There were 16.2 million head of heifers weighing 500lb or more at the time of the report, a 3% increase from the 15.7 million head reported on 1 July 2015.

Beef replacement heifers saw a drop of 2% from 2015 reports with just 4.7 million head. Dairy replacement heifers saw no change in the past two years with 4.2 million head counted. Non-replacement heifers accounted for a 9% increase in numbers with 7.3 million head reported this year.

Calves under 500lb increased 5% from 2015. There were 28 million lightweight calves reported on 1 July 2017, compared with only 26.7 million head two years ago. Steers weighing 500lb or more accounted for 14.5 million head, a jump of 3% since 1 July, 2015. Bulls weighing 500lb or more saw a 5% increase since the last report with 2.0 million head being counted.

USDA reported that the US calf crop for 2017 was up by 3% compared with last year and 6% since 2015. There were 36.3 million calves total projected to be born this year; so far there are 25.5 million head.

There has been a 4% increase in springborn calves since 2016 and an 8% rise from two years ago for calves born before 1 July. USDA estimates another 9.8 million calves will be born in the second half of 2017.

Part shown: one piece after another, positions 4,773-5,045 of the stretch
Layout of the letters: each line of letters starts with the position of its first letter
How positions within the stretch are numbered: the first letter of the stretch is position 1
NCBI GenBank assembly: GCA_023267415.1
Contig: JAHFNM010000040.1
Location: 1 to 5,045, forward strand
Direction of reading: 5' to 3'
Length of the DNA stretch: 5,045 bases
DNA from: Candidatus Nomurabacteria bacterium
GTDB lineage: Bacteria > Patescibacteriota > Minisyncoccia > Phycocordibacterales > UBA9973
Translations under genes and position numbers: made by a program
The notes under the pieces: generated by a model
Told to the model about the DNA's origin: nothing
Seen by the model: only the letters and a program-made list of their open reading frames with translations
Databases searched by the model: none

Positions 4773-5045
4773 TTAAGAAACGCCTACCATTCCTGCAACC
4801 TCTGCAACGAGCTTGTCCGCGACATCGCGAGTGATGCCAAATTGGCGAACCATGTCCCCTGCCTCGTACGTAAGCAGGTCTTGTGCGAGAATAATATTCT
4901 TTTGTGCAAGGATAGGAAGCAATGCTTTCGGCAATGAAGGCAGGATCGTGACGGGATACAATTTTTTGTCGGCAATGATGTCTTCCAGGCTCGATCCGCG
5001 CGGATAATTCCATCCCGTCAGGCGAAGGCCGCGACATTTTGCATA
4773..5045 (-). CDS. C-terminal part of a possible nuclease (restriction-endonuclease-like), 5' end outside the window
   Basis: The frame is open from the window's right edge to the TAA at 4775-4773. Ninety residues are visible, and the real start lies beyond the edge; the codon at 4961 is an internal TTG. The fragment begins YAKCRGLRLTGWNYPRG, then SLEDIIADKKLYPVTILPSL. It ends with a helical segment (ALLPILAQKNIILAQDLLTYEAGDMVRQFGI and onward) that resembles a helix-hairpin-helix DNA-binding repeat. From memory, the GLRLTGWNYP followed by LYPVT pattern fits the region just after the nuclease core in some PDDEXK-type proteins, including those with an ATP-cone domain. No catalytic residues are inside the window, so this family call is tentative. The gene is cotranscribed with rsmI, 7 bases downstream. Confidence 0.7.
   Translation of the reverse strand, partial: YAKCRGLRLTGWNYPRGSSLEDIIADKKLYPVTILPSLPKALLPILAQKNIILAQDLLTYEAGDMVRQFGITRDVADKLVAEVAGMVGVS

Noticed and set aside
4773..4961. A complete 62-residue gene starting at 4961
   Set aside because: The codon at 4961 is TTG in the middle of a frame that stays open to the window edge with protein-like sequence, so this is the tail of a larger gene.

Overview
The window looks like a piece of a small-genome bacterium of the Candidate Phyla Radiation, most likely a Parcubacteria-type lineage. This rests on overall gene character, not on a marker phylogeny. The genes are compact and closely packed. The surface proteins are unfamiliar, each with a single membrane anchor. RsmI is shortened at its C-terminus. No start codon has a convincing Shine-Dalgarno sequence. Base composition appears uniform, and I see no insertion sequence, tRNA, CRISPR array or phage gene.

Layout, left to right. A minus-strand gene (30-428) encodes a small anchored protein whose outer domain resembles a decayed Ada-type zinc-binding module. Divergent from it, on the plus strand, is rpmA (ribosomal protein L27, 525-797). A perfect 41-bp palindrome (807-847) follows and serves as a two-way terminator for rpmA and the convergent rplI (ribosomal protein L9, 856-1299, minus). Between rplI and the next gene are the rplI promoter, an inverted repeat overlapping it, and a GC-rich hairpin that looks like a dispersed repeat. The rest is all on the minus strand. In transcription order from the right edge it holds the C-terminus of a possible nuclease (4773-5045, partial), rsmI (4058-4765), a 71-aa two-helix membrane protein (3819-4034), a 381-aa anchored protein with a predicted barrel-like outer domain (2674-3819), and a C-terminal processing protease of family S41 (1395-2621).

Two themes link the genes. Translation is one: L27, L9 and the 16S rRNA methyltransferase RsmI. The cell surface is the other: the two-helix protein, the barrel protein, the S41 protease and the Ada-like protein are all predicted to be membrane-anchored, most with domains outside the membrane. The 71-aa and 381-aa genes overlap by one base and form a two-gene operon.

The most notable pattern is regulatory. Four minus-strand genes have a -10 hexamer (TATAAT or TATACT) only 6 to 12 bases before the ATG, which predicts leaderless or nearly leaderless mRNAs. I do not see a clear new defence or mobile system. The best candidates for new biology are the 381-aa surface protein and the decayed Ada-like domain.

Freight rates up

Ocean carriers have started to see some improvement in container freight rates. Container spot rates from Asia to the US and Europe rose in July ahead of a planned August general rate increase (GRI) and freight all kinds (FAK) rate increases.

The upturn was most conspicuous on the trans-Pacific routes, with the Shanghai Containerized Freight Index rising 37.6% for the West Coast to $1,687/40/ft equivalent unit (FEU) and 20.2% for the East Coast to $2,685/FEU. The SCFI recorded freight rates for Northern Europe were up 4.8% for the week to $963 per 20ft equivalent unit and 3.6% for the Mediterranean to $883 per TEU.

The World Container Index (WCI) assessed by Drewry – a composite of container freight rates on eight major routes to and from the US, Europe and Asia – was down by 1% to $1,406./FEU for the week ending 28 July, but was up 19% from the same period in 2016.

The average composite index of the WCI, assessed by Drewry for year to date, came in at $1,542/FEU, or $120 lower than the five-year average of $1,662/FEU, but 19% higher than a year ago.

The pace of rate erosion reduced on Asia- Europe and Transpacific trades in July. Rates on the Shanghai-Rotterdam route lost $20 to $1,685/FEU, while rates from Shanghai to New York slipped by $23 to reach $2,179/FEU, and those from Shanghai to Los Angeles lost $24 to $1,218/FEU. The GRIs were expected to lift rates to the US and Europe at press time.

All this should help profitability for beleaguered ocean freight carriers that have suffered through years of depressed rates, leading to mass consolidation, the building of megaships to improve efficiency and even the bankruptcy of Hanjin Shipping last year.